TVLINE | What has Michael Hirst’s party line to you been over the years, as far as how long Lagertha would last on the show? Or were you pretty much left wondering season to season?
Originally when I came on, Lagertha was only supposed to last maybe two or three seasons. That’s it. Michael Hirst made it clear that it’s a show about the sons of Ragnar, it’s a male demographic show, it’s on History Channel, they’re mostly males that watch it… but I fought my way through, and they made creative choices with Lagertha that weren’t even really written so much in the earlier years. Luckily enough, the fans really spoke out and were beyond loyal. I’ve been so fortunate to have such loyal fans that it made it almost impossible to kill me.

TVLINE | What can you tease about Bjorn’s reaction to this loss? He was away at the time, which I imagine will crush him.
We see that Bjorn’s struggling being king. He’s struggling with the responsibility, making wrong choices, and I think Lagertha’s death really is the biggest low for him.

I’ll tell you one more thing about the death, though. We were shooting in the rain, and for some reason it was cold this year in Ireland. It was below zero, so it was probably the most physically challenging scene to shoot because you not only have to be present as an actor, but you try to not freeze to death. We had to have a medic on set, and every few minutes we would have to get into a “hotbox,” which is a little trailer that’s locked with heat, because our body was going into shock with hypothermia. It was insane. Even though you have leather and stuff, you’re soaked head to toe. It was really challenging.

TVLINE | It’s interesting to hear you say that because I almost asked about the rain conditions, but I figured you’ve done so much grueling stuff over the years that it’s almost old hat now and blends together.
Oh, no. Especially freezing cold and lying on the cold ground without a mat or anything like that, crawling forever. All while acting Lagertha’s last moment on camera! Everybody wanted to applaud after, because it was my last moment, but I just wanted to be warm. I was like, “OK, thanks. I gotta go. Let’s have another party later.” [Laughs] It was brutal, physical shoot for sure, but on one hand, I’m glad that’s how it ended.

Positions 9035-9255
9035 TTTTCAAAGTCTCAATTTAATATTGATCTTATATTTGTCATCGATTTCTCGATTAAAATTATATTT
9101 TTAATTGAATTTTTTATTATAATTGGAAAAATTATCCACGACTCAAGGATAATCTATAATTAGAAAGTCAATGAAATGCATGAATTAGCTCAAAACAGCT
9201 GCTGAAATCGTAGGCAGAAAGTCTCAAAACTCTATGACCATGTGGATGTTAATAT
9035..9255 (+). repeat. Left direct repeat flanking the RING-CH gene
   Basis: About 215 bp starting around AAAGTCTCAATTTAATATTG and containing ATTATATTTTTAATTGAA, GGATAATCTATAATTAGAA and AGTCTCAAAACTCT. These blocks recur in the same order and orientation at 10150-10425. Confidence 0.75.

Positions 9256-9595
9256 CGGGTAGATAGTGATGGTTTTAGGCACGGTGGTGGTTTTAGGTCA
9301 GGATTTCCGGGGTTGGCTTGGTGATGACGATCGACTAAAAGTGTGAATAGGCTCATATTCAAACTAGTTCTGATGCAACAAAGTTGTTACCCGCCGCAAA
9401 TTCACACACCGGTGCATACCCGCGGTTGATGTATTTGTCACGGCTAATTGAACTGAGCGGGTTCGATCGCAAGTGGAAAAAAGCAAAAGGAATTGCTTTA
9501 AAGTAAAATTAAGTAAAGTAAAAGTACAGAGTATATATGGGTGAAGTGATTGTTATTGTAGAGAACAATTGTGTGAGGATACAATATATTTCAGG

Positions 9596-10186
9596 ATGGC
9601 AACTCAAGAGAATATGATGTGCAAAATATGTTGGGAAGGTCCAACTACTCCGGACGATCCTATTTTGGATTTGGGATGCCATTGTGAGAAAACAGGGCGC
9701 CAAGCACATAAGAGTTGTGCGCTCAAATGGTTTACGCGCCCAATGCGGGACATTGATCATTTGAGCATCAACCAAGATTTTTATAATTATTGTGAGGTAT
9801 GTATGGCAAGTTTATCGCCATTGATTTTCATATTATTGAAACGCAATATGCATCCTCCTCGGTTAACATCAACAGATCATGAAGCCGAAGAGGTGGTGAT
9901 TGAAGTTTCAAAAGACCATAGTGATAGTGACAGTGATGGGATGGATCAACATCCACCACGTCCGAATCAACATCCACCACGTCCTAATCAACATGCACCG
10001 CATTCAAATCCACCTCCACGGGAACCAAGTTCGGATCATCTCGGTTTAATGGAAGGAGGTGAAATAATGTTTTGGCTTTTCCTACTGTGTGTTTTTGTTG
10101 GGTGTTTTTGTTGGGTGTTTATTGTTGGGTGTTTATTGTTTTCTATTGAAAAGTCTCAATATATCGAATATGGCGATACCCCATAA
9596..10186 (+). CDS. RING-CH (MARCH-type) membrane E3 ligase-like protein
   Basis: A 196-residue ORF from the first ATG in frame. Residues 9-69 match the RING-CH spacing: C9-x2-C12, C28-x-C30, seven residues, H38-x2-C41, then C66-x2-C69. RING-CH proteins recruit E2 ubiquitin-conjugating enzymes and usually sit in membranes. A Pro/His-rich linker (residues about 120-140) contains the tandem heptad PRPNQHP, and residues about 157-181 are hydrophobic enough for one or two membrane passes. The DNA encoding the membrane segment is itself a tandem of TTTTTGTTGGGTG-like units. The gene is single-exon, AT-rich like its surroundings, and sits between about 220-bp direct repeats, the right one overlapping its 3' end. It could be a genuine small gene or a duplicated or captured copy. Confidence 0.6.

TVLINE | Oh, and the music that was playing throughout, that woman singing of Lagertha…
So, that was specifically written for Lagertha, by this incredible artist. Michael Hirst sent me the song before my death [scene] and if you translate it, it’s really powerful to hear the words. Hopefully a fan will do that, because it’s just so powerful. What a way to go, to have a song written for you and about you. When Michael played it for me, I was in the heat tent just in tears. It was so beautiful. [Ed. Note: The song was composed by Song of the Goat Theatre — one of Europe’s most innovative theatre companies — with Grzegorz Bral as music director, and performed by renowned Polish vocalist/songwriter/ improviser Anna Maria Jopek.]

TVLINE | At the end of the day, what did the Vikings experience mean to you?
Everything. It’s so hard to put into words. Lagertha is such a big part of me.

Filming for seven years in Ireland, being away from your family and your friends, and making a new family there. Being on set and getting a chance to dive in creatively into different scenarios as an actor, learning how to direct…. I’ve had such a growth spurt the last seven years that it’s really made me who I am today as a person, and it’s definitely has been a highlight of my career. I really hope people for years to come will continue to binge-watch and continue to follow Lagertha, in terms of having a role model for years to come.

TVLINE | Along the way, you also played a badass on Person of Interest, you played a badass on Wu Assassins…. What’s next for you? Do you kind of want to do something a little lighter?
Right? I think I’ve done enough killing. [Laughs] I’m happy to say that I have three movies coming out next year. There’s Flag Day with Sean Penn, which he directed and starred in with his daughter Dylan Penn. Josh Brolin’s in it, and Regina King, Miles Teller…. It’s a phenomenal script written by Jez Butterworth. And then I got a chance to work with Liam Neeson on The Minuteman, which is more of an action thriller. And I did Wander, opposite Tommy Lee Jones and Aaron Eckhart, shot by a female director (April Mullen). That’s conspiracy theory thriller.

I also became an investor on two different things — a clothing brand called Vuori, which I’m actually wearing right now. It’s the most comfortable sweats you can possibly live in. The other company that I just invested in is called June Shine. I’ll also continue to look for great projects, and help women with self-defense…. It’s been a busy year, and for [2020] I hope to direct more. I had a big year!